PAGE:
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Research & Insights / At the Hernández, Biliteracy is for All

At the Hernández, Biliteracy is for All

This year, EdVestors held an open call for the School on the Move Prize, seeking the stories of Boston Public Schools that are creating and continuously improving learning environments where all students thrive. Eight semifinalists have been selected to advance to the next round, and three finalists will be celebrated at the School on the Move Prize Ceremony on November 8. Regardless of the outcome, each semifinalist has a story that we can learn from.

The walls of the Rafael Hernández Dual Language K-8 School are covered in student writing, scientific charts, and signs in both English and Spanish. In 1971, community activists lobbied for a school designed for Roxbury’s growing number of Puerto Rican families. Today, the Hernández serves 425 students from around the city and across the world. 

Spurred on by new leadership in 2019, the school dove deep into the science of reading and biliteracy, doubling the amount of coaching and support for all teachers. And in spite of a global pandemic, the Hernández’s instructional team persisted, focusing on essential standards and even piloting eighth-grade AP Spanish. In the midst of the fear of learning loss, students’ growth on the MCAS rose by 9 percentage points over pre-pandemic scores.

The Hernández is working to ensure that this incredible academic growth is shared by all students. Students with disabilities have traditionally lacked access to dual-language instruction because of both bias and a lack of bilingual special education teachers. To change this, educators at the Hernández designed and piloted a System of Integrated Bilingual Language and Learning Supports. The school hired learning specialists to provide IEP services in the classroom instead of pulling out students, leading to more instructional time and higher growth scores for students with disabilities.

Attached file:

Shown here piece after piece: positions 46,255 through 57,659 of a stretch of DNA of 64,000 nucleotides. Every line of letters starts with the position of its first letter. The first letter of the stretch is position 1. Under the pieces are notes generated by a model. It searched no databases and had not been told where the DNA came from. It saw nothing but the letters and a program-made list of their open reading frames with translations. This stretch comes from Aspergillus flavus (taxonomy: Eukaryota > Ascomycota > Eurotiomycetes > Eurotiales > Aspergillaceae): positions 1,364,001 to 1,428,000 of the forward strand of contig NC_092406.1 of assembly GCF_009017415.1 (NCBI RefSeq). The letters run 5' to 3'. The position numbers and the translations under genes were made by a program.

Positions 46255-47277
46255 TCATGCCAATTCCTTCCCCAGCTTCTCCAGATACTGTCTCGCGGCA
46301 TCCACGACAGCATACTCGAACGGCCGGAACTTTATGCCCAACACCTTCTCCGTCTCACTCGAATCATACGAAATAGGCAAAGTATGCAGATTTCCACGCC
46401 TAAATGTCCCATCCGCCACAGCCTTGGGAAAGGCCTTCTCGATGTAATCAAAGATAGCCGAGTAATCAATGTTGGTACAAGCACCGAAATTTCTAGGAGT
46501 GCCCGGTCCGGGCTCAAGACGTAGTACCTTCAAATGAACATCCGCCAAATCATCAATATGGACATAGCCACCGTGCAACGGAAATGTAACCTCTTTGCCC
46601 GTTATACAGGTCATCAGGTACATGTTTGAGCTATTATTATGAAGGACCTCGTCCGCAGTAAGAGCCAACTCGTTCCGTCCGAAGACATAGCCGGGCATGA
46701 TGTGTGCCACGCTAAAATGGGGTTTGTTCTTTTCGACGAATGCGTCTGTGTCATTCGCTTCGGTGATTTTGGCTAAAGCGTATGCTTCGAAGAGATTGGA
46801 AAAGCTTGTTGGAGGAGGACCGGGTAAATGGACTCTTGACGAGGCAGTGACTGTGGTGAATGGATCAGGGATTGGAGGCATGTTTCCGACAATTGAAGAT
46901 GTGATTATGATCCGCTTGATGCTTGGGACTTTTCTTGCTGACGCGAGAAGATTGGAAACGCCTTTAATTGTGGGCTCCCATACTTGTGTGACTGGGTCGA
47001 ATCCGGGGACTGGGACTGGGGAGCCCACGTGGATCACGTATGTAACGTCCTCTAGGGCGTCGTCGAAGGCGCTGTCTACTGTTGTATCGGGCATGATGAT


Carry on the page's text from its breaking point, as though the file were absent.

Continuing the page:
To help families recover from the devastation of COVID-19, the Hernández embraced the Community School model, investing in food distribution and student support positions. Family members who had lost jobs entered the classroom as Primeras Maestras (“First Teachers”), receiving training as future dual language educators. With their Spanish-language skill and parenting expertise, Primeras Maestras provide essential classroom support as staffing shortages continue across BPS.

Strong instruction for all learners and a focus on community have made Rafael Hernández K-8 a school on the move.

Learn more about Rafael Hernández K-8 School here.